Sometimes one of the hardest things about being interested in engineering can be deciding exactly what kind of engineering you should specialize in.
After all, there are dozens and dozens of existing branches, and the number grows every day as new engineers continue to find unexplored areas of study. These divisions of engineering can split off based on a number of criteria, from material (such as petroleum or ceramics engineering) to function (such as sewage or traffic engineering), and can even break off based on their interaction with hard sciences like chemistry or nuclear energy.
Engineering also happens to be one of the most popular industries in America for people to look for work, so it makes sense that people all over the nation would be looking high and low for engineering careers in all of the currently known engineering branches and beyond.
But have you ever wondered if the states themselves had any particular job search preferences when it comes to engineering?
We certainly did. So we put together a map of some of the engineering disciplines that people search for jobs in more than any other, separated by each state.
Aerospace Engineering is remarkably popular in Tennessee, for example. People in Florida search for Marine Engineering jobs, which makes sense given the fact that Florida is one good melted iceberg away from being totally submerged.
The Square States and the Mojave Desert are almost totally absent from the map, while New York is the top searched state for fourteen different engineering branches. New Yorkers themselves are searching for Environmental Engineering, Oregonians for Control Engineering, and Louisianans search — perhaps unsurprisingly — for positions in the field of Petroleum Engineering.
People are looking for engineering jobs all over the nation, but the state with the most varied job search is New York — it was top state for no fewer than 14 different engineering disciplines, including transportation, broadcast, and financial engineering.
Google offers a tool called Google Trends that lets you input a search term and see how popular that term is relative to other places.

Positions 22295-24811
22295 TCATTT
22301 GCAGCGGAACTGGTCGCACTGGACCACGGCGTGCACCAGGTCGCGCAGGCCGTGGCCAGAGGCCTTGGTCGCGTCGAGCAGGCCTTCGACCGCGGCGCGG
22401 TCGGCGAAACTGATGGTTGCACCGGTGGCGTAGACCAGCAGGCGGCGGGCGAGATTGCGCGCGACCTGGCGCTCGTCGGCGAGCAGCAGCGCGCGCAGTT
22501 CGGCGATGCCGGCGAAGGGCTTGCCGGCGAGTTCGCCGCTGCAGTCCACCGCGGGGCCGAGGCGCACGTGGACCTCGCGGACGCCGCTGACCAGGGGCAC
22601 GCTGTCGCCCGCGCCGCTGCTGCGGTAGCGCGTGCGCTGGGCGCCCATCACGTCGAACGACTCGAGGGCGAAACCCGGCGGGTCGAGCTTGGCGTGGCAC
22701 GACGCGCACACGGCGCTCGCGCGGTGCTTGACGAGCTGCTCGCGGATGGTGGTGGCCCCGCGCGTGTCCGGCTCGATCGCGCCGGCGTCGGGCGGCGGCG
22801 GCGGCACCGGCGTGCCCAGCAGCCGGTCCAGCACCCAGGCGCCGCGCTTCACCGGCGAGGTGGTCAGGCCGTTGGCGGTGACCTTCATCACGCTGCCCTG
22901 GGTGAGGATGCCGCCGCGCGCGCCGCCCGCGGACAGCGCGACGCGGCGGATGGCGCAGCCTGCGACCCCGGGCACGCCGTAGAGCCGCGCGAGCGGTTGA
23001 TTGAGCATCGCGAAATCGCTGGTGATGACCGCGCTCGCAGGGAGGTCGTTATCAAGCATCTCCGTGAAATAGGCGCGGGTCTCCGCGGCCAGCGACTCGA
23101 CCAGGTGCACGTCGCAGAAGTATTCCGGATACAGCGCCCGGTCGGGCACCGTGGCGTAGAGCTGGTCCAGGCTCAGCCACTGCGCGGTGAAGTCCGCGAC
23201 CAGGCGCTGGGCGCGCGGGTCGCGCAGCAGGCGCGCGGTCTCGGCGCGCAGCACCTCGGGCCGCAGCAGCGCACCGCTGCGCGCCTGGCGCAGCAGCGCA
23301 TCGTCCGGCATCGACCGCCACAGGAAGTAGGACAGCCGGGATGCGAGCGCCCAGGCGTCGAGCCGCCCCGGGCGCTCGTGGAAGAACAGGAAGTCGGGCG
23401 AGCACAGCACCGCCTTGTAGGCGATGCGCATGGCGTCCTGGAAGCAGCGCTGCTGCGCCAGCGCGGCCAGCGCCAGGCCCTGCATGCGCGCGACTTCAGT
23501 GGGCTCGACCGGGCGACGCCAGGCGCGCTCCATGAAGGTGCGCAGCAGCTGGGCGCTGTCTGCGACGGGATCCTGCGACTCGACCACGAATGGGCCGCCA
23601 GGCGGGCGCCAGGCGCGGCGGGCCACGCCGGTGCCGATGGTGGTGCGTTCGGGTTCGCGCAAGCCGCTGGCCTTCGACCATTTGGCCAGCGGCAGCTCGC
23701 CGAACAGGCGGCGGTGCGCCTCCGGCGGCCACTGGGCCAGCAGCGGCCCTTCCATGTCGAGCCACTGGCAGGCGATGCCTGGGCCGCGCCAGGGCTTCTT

For example, search for Applied Engineering and click on the map of the US to see that Texas searches for that term more than any other state.
So all we had to do was put a little over a hundred search queries into Google Trends to find which areas of engineering were searched more in, say, California than any other state. We used the last five years as the parameters for our search and, like magic, the map above was born. When we searched for each discipline, we also made sure to tack the word “jobs” onto as many searches as possible, though the word was left off for entries where little data was available.
We’ve listed the winner for each state below, along with a few other options that we didn’t go with. As we mentioned, New York was overwhelmingly the top state for different engineering disciplines, with Texas and California pulling in close behind. But that doesn’t mean there aren’t a few surprises to be found below.
Check it out:
Many of the engineering disciplines on this list are relatively well-known, but a few are a little bit obscure. Here’s a short primer for some of the more notable items:
Tissue engineering is focused on repairing and replacing tissues in the human body including materials like blood, bone, cartilage, skin, and muscle.
Signal processing is all about how to analyze and modify signals, which are usually defined as anything that conveys information, such as images or sound.
Engineering psychology is a branch of engineering that examines the way that humans interact with machines in order to streamline both the machines themselves as well as the manner in which they’re used.
Reliability engineering focuses on making products last for the long haul. The branch focuses on making products that are dependable, which is to say that you can be reasonably sure they’ll work as long you’re still within a predetermined period of time.
Mechatronics is a portmanteau of the words “mechanics” and “electronics” — and originally, the combination of these two fields was all that the word denoted. Nowadays, given how sophisticated car technology has become, the field has grown to encompass other more technical aspects of mechanics as well.
That’s all for this one, but there’s more to see here at Zippia.
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